Research into medical marijuana and liberal cannabis laws may offer insights into possible solutions to a crisis that saw 17,087 people die from prescription opioid overdoes in the US in 2016.
Legalised cannabis use may help solve America’s opioid crisis, two scientific studies have suggested.
Two separate peer-reviewed studies in the journal JAMA Internal Medicine found significant drops in opioid prescribing in US states that had relaxed their cannabis laws.
Both studies appear to offer insights into possible ways to solve a crisis that saw 17,087 people die from prescription opioid overdoes in the US in 2016.
The crisis has its origins in soaring prescription rates after a new generation of opioids were marketed in the 1980s and 1990s with inaccurate claims that they could alleviate chronic pain with minimal risk of addiction.
The new research was accompanied by an opinion piece in JAMA Internal Medicinewhich said both studies produced “results suggesting that cannabis legalisation may play a beneficial role in the opioid crisis”.
In the first study, researchers at the University of Georgia, Athens, looked at Medicare Part D prescriptions for people over the age of 65 between 2010 and 2015.
It found that prescriptions for all opioids decreased by 2.11 million daily doses per year from an average of 23.08 million daily doses per year when a state instituted any medical cannabis law.
When a state opened marijuana dispensaries,opioid prescriptions dropped by 3.7 million daily doses per year.
Summarising their results in the article Association Between US State Medical Cannabis Laws and Opioid Prescribing in the Medicare Part D Population, the researchers said that part of the reason for embarking on their study was that “Medical cannabis policies may be one mechanism that can encourage lower prescription opioid use and serve as a harm abatement tool in the opioid crisis.”
The researchers concluded: “Medical cannabis laws are associated with significant reductions in opioid prescribing in the Medicare Part D population. This finding was particularly strong in states that permit dispensaries, and for reductions in hydrocodone and morphine prescriptions.”
The second study, detailed in the article Association of Medical and Adult-Use Marijuana Laws With Opioid Prescribing for Medicaid Enrollees, looked at Medicaid prescription data from 2011 to 2016.
It found that allowing medical marijuana use was associated with 5.88 per cent drops in opioid prescribing rates.
Allowing adult recreational use of cannabis was associated with greater reductions. Annual opioid prescribing rates fell by 6.38 per cent.
The University of Kentucky researchers concluded: “The potential of marijuana liberalisation to reduce the use and consequences of prescription opioids among Medicaid enrollees deserves consideration during the policy discussions about marijuana reform and the opioid epidemic.”
The opinion article, The Role of Cannabis Legalization in the Opioid Crisis, said that both studies “support anecdotal evidence from patients who describe a decreased need for opioids to treat chronic pain after initiation of medical cannabis.”
The same article, however, cautioned that the correlations between cannabis legalisation and falling opioid prescription rates did not necessarily equal causation.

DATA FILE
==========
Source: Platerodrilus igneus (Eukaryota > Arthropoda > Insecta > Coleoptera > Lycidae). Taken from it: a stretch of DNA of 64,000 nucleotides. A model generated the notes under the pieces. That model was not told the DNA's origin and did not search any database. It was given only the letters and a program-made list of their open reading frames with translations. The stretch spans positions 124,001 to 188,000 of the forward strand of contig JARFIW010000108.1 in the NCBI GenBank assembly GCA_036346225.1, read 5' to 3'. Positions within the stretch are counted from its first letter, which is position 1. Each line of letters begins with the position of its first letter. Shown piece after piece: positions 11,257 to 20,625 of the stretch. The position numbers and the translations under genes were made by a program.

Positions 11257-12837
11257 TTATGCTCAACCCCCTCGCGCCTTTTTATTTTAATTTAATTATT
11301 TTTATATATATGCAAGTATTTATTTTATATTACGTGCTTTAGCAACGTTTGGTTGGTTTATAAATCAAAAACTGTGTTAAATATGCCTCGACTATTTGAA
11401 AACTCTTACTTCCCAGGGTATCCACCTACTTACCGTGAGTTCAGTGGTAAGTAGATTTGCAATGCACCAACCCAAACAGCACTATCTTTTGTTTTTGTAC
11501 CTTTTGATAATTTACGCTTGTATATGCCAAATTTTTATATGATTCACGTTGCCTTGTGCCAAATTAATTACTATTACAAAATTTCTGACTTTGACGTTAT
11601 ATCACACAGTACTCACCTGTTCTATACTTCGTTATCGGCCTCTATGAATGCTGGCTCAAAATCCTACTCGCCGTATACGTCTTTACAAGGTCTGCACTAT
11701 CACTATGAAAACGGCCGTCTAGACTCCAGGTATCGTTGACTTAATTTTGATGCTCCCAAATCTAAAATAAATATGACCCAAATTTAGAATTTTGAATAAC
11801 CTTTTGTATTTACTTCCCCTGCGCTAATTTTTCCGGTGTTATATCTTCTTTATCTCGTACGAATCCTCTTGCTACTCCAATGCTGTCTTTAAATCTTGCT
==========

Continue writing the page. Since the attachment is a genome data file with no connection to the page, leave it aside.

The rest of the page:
It said the two studies did not include controls for “a multitude of other factors that may affect the association between medical cannabis and opioids in a given state and that are known to be associated with regional variation in opioid prescribing.”
Such factors included “racial composition, educational attainment, prevalence of disease, disability, and suicide rates”.
The comment article added that what happens with Medicare Part D and Medicaid patients may not apply to the US population as a whole.
The opinion piece said: “Conclusions drawn from Medicare Part D or Medicaid data, which include primarily disabled individuals, individuals 65 years or older, and others with low income levels, such as families, children, or pregnant women, may not be generalizable to other demographic groups.”
“However,” the article added, “The research does seem to point in the direction of marijuana having some sort of positive benefit with regards to lessening opioid prescriptions.”
The two studies, which looked at legalised cannabis and legalised opioid use, contrasted with some previous research which has found an association between illegal cannabis use and increased illicit recreational abuse of prescription opioids.
Attempting to explain the differences, the JAMA Internal Medicine comment article stated: “The association between illicit cannabis use and opioid use may be different than the association of legalised cannabis use and opioids.”
It added: “For many reasons, ranging from significant barriers to research on cannabis and cannabinoids to impatience, cannabis policy has raced ahead of cannabis science in the US.
“Many companies and states (via taxes) are profiting from the cannabis industry while failing to support research at the level necessary to advance the science.
“This situation has to change to get definitive answers on the possible role for cannabis in the opioid crisis, as well as the other potential harms and benefits of legalising cannabis.”